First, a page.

Apple retains its crown as the world’s most valuable brand for the second year in a row, with a brand valuation of $880bn, and has proven resilient in the face of testing market conditions, justifying premium prices with positive perceptions, and proving that meaningful, different and salient brands are best placed to weather global economic disruption. Microsoft overtakes Amazon to join Google in the top three, with technology brands, once again, the most represented in the Top 100 and commanding the largest share of brand value. McDonald’s is the most valuable non-tech brand and Coca-Cola rejoins the Top 10.
“This year’s results – despite the fall in aggregate value – are, in fact, a continuation of the long-term growth trend for brands, which began following the global financial crisis of 2008 and continued up until the start of the pandemic in 2020. While the market has proved volatile and been greatly impacted by global macroeconomics, consumers’ view of brands has proved far more stable – the most valuable brands in the world remain as highly regarded as ever. The lessons for brand owners and marketers remain clear; effective marketing investment and long-term thinking are vital to your business’ growth prospects. Those brands consistently investing in establishing strong consumer connections are now much better placed to navigate the current volatile conditions and deliver a greater degree of resilience for their shareholders,” comments Martin Guerrieria, head of Kantar BrandZ.
The most valuable brands in the world have built powerful connections allowing them to create shareholder value faster, resist market downturns, and recover sooner from recessions. Brands with powerful connections have three essential qualities: they are Meaningful, Different, and Salient.
Pepsi’s brand value has soared 17% year-on-year, reaching a total value of $18.8bn and taking Pepsi back into the global ranking at No. 91. Defined by great advertising, the brand has grown its price premium positioning in the US while being considered a ‘value’ brand across the rest of the world. Coca-Cola (No.10) showed great resilience, increasing its brand value by 8% and breaking back into the Top 10 for the first time in seven years.
TikTok (No. 41) is still perceived as the second most disruptive brand in the Top 100, behind Tesla (No. 25). Tesla continues to be considered a true game-changer, ranking No.1 in the Automotive category, with a 2023 valuation of $67.7bn. Outside the Top 100, Ferrari makes its debut in the Top 10 Automotive brands with a valuation of $7.8bn, increasing demand and perceived value to consumers even through the most challenging market conditions. Emerging brands competing in the EV space, and which are likely to gain value in the future, include Polestar, Li Auto and Genesis.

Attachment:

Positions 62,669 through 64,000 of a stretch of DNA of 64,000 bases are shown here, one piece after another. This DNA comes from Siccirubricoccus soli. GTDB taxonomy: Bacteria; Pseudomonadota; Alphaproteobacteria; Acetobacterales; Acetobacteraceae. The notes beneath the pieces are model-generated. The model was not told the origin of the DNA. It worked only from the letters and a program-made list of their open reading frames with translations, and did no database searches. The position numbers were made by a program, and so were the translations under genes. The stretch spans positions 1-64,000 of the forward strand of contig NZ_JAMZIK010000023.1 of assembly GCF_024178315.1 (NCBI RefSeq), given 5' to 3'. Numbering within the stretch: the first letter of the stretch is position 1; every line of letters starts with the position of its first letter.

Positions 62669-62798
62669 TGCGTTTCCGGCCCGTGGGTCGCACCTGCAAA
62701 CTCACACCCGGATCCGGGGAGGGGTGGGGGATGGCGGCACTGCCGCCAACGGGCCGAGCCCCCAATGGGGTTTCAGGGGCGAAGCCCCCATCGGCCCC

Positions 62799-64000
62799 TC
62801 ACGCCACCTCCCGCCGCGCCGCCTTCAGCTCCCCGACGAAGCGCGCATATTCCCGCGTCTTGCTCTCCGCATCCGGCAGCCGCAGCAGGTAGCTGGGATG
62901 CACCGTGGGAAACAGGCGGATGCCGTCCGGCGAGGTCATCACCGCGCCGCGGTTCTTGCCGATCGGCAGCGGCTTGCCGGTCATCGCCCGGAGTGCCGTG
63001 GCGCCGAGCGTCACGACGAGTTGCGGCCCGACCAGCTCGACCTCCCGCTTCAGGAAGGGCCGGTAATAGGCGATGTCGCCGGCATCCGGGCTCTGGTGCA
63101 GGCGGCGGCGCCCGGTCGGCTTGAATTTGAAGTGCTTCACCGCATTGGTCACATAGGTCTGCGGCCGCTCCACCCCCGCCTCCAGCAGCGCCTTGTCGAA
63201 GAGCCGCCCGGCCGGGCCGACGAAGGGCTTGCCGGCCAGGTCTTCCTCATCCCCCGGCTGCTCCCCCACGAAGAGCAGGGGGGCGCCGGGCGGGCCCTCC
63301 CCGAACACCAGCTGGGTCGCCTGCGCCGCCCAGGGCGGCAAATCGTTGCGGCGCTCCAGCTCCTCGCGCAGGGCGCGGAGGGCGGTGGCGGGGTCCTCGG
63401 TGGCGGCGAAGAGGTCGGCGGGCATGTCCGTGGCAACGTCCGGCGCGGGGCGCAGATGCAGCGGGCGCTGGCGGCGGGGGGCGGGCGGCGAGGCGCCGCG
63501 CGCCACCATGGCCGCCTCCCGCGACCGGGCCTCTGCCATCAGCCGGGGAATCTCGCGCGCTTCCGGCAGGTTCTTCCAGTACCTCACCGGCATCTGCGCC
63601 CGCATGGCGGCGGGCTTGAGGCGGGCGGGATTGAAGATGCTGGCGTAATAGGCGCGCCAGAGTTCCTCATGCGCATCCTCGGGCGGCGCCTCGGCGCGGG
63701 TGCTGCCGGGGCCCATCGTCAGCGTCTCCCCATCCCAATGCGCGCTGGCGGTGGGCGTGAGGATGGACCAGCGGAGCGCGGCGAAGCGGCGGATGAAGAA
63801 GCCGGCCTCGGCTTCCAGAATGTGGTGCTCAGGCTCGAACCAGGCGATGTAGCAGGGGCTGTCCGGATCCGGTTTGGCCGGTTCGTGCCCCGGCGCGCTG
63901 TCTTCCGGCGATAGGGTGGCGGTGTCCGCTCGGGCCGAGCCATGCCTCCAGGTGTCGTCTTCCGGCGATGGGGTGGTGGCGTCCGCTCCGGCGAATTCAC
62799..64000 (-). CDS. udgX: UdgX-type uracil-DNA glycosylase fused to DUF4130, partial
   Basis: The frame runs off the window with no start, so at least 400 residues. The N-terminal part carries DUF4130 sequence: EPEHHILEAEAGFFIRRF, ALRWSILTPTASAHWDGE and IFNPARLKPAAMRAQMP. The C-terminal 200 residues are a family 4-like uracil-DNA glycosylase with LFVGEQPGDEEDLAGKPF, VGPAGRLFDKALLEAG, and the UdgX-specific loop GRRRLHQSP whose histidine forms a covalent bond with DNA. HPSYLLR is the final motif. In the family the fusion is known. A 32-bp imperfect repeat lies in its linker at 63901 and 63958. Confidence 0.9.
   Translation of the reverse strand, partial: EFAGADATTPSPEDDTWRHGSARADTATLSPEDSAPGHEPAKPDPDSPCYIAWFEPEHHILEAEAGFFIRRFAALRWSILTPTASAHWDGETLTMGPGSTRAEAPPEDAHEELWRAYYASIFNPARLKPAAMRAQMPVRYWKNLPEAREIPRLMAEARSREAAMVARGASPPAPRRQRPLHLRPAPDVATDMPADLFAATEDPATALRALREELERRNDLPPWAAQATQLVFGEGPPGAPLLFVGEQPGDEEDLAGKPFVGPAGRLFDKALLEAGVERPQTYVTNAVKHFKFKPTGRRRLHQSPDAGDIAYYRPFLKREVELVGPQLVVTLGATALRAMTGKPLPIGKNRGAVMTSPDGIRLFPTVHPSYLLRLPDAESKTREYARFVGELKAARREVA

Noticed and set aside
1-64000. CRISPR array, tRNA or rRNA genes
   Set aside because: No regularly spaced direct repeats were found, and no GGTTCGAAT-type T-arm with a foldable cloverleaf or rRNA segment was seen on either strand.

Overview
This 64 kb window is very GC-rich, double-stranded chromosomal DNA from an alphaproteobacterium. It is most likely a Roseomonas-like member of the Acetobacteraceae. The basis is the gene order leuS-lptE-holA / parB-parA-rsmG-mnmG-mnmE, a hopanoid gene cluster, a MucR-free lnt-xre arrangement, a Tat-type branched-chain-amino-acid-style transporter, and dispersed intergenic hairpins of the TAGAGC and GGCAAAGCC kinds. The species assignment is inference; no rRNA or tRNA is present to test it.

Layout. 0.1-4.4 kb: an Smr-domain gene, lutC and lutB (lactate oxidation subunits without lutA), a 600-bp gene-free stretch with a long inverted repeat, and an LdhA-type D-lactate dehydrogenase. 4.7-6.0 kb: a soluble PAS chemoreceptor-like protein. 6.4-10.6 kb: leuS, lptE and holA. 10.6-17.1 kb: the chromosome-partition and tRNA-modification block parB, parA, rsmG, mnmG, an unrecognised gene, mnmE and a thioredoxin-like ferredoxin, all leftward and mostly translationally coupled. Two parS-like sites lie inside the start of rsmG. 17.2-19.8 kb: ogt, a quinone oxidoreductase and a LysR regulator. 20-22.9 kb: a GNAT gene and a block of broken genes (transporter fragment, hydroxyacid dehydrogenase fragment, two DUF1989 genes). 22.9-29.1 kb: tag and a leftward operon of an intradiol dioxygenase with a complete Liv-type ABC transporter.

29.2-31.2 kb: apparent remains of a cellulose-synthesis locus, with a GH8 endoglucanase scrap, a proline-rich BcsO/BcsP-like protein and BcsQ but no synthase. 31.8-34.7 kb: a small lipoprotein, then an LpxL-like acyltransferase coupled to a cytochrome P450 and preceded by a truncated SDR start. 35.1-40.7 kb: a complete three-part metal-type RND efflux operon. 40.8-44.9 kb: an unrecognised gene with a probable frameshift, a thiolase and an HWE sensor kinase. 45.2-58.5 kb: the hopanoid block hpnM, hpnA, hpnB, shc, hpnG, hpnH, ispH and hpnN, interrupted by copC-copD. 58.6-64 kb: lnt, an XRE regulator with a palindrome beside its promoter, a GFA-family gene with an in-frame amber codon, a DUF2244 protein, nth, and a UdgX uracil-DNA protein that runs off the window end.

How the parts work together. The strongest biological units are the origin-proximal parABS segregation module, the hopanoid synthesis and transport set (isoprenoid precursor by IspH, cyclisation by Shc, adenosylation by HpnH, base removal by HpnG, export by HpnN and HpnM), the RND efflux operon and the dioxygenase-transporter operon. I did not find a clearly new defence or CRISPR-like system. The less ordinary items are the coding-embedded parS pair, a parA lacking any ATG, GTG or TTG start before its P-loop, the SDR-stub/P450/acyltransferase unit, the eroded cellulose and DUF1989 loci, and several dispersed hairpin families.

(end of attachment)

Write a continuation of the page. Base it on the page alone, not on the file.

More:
Food & Beverage brands demonstrated the most resilience as an overall category, declining just 3% year-on-year. Doritos proved the value of its superior taste messaging, ranking No.19 in this category, with a brand value of $5.4bn – one of many brands in this year’s report that shows functional benefits can be the key to outperforming competitors.
Fast Food was the second-highest performing category. Brands that outperformed in this space include Burger King, Chick-Fil-A and Starbucks. Resilience in the industry is being fuelled by greater exposure and better experience. Burger King, for example, cut drive-thru times with menu simplification and digital boards and invested more heavily in brand communications. The brand has been rewarded with a 2023 value of $7.7bn, an increase of 8% compared to last year.
Luxury brands retained their allure even with steady, incremental price increases. Louis Vuitton is the only luxury brand in the global Top 10, rising two places to No. 8, with a brand value of $124.8bn. Dior is the fastest-growing brand in the category, increasing its brand value by 9% to $11.4bn. The category’s strong overall performance highlights the excellent job luxury brands are doing at leveraging their distinctive assets to drive higher demand and pricing power, despite economic challenges.
Guerrieria continued: “Brands need to continue investing in brand-building, product and market diversification to grow. This year’s results clearly show that, even in the current macroeconomic environment, it remains possible to find growth in any category and territory with the right strategy focused on establishing and maintaining strong connections with consumers. BrandZ analysis proves that perceived difference is a key predictor of share growth; promoting any sense of difference and making it more known and more relevant to consumers will boost brand value in the long-term.”
The Kantar BrandZ Most Valuable Global Brands 2023 report – including the Global Top 100 ranking and extensive analysis is available now via www.kantar.com/campaigns/brandz/global.
Kantar BrandZ is the global currency when assessing brand value, quantifying the contribution of brands to business’ financial performance. Kantar’s annual global and local brand valuation rankings combine rigorously analysed financial data, with extensive brand equity research. Since 1998, BrandZ has shared brand-building insights with business leaders based on interviews with 4.2 million consumers, for 20,000 brands in 54 markets. Discover more about Kantar BrandZ here.
The Kantar BrandZ Most Valuable Global Brands report is the most definitive and robust ranking available. The ability of any brand to power business growth relies on how it is perceived by customers. Grounded in consumer opinion, Kantar BrandZ analysis enables businesses to identify their brand’s strengths in the market and provides clear strategic guidance on how to boost value for the long-term. The brands ranked must meet these eligibility criteria: